Federal appropriators—those who put together the federal budget—should have had an easy appropriations course for the upcoming fiscal year, FY 2021, with top-line levels established in last year’s Bipartisan Budget Act. But the emergence of the new coronavirus—and the funding needed to prepare health departments and communities for its impact—is throwing a wrench into Congress’s moderately well-laid plans
On Monday, February 24, the White House requested $2.5 billion of supplemental funding to address the new coronavirus, half of which would be repurposed from other federal funding streams. House Democrats immediately rejected the proposal on two grounds: first, that it would be insufficient to support local health officials and business already affected by the burgeoning pandemic, and second, that it would allow the Trump administration too much authority to reshuffle already-appropriated funds—a tactic that has been used by the administration, much to appropriators’ displeasure, to support border wall funding in recent years. Democratic lawmakers saw the administration’s proposal to gut yet-unspent Ebola response funds as particularly egregious.
House Appropriations Committee Chair Nita Lowey (NY-17-D) assured that the House would be drafting a new spending package quickly in response, one that “fully addresses this global emergency without allowing this administration to steal from other necessary programs.” The Coalition for Health Funding outlined Speaker Nancy Pelosi (D-CA-12) and Senate Minority Leader Chuck Schumer’s (D-NY) requirements for a package that Democrats in both chambers would accept:
- New funds should not be transferred to anything other than coronavirus and fighting infectious disease
- Vaccines should be affordable and accessible to all who need them.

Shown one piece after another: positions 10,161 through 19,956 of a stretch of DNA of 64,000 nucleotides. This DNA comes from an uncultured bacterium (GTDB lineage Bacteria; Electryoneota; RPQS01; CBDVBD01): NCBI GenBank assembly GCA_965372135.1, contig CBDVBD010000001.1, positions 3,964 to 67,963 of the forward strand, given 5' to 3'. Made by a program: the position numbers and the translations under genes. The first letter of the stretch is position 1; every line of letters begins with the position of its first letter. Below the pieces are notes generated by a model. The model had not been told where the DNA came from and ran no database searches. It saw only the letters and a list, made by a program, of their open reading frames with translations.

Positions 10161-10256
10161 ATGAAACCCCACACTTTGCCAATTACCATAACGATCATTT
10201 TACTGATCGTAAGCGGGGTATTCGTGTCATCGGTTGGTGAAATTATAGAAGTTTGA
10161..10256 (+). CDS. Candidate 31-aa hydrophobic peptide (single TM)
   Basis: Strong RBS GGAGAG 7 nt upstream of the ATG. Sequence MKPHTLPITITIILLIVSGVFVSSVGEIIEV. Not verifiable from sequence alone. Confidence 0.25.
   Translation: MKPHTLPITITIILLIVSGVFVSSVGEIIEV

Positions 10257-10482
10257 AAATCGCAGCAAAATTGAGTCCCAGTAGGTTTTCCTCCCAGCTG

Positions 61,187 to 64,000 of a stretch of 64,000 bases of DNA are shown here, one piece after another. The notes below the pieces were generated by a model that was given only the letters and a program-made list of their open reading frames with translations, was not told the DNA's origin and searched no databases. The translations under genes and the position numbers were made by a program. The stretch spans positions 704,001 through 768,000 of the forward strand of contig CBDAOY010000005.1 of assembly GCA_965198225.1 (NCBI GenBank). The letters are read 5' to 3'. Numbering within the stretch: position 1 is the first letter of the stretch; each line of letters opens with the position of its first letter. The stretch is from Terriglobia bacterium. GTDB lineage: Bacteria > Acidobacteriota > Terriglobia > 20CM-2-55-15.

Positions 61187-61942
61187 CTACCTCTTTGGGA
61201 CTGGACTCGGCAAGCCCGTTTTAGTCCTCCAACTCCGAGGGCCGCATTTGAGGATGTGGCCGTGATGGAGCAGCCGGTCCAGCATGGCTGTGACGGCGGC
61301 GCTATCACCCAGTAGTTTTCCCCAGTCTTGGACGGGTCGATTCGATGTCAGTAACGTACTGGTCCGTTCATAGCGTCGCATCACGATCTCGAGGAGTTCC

- Interest free loans should be made available to businesses affected by the outbreak.
- State and local governments should be reimbursed for costs incurred while assisting federal response to the new coronavirus outbreak.
Other appropriations discussions regarding FY 2021 appropriations outside of emergency funding bills will likely be stalled as a result of this partisan approach to public health response; however, the House Labor, Health and Human Services, Education, and Related Agencies—where most domestic HIV funding is housed—appropriations subcommittee continued business as usual this week, holding a hearing featuring HHS Secretary Alex Azar to discuss the department’s budget request for the coming fiscal year.
AIDS United will continue to work with Congressional allies to advocate for adequate funding for the communities across the country doing the vital work of HIV care and prevention to end the domestic epidemic. We are hopeful that, despite the issues surrounding the coronavirus and the difficulties of increasing spending during an election year, that Congressional appropriators will find a way to include the $716 million in funding asks from the Trump administration for their Ending the HIV Epidemic initiative while also rejecting that same budget’s $80 million cut to the Housing Opportunities for People With AIDS program, as well as catastrophic reductions in funding for social safety net programs and health research at the National Institutes of Health.